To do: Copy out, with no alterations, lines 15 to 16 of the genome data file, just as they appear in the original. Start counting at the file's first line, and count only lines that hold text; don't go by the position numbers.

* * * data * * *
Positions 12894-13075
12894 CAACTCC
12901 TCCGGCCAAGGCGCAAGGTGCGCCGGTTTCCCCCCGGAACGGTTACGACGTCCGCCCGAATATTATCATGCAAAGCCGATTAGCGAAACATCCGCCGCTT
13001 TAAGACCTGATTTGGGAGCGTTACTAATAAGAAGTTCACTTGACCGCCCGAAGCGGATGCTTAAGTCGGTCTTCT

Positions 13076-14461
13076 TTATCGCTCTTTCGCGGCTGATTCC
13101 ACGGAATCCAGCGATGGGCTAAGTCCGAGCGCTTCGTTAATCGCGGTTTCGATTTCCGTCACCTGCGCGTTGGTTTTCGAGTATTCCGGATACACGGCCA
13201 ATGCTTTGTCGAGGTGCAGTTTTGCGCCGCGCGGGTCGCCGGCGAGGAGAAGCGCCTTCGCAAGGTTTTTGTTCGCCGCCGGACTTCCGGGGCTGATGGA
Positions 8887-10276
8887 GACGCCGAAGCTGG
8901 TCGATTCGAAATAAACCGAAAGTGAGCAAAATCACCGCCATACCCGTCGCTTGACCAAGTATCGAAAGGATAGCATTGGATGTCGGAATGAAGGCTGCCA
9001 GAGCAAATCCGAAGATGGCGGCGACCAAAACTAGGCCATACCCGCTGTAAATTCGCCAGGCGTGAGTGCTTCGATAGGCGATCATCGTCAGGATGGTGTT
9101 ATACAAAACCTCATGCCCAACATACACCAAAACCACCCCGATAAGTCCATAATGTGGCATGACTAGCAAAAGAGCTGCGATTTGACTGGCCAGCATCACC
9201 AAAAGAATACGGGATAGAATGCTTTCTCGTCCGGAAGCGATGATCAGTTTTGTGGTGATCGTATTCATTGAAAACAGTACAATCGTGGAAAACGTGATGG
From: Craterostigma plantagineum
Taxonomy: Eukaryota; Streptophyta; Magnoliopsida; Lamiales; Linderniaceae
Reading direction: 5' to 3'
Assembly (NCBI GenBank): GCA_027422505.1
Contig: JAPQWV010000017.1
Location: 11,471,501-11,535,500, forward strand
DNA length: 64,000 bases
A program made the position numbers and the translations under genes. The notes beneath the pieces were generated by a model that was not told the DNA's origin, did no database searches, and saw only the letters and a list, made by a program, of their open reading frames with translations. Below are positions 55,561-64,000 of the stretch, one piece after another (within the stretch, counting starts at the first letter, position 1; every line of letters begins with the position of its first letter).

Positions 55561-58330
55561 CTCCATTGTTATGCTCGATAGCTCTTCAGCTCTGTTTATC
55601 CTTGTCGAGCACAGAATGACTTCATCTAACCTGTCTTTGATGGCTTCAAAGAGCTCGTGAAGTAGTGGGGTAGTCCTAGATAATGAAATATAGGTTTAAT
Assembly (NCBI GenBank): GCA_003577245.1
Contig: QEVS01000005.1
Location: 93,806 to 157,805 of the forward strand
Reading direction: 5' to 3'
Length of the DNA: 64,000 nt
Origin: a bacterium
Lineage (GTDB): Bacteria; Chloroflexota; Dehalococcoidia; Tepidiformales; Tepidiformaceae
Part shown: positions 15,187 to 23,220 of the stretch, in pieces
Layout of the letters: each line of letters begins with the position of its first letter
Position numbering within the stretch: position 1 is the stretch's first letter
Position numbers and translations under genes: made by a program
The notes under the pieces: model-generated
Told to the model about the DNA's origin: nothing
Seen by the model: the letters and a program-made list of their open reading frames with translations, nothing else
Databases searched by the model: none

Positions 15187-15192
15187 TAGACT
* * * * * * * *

From: Craterostigma plantagineum
Taxonomy: Eukaryota; Streptophyta; Magnoliopsida; Lamiales; Linderniaceae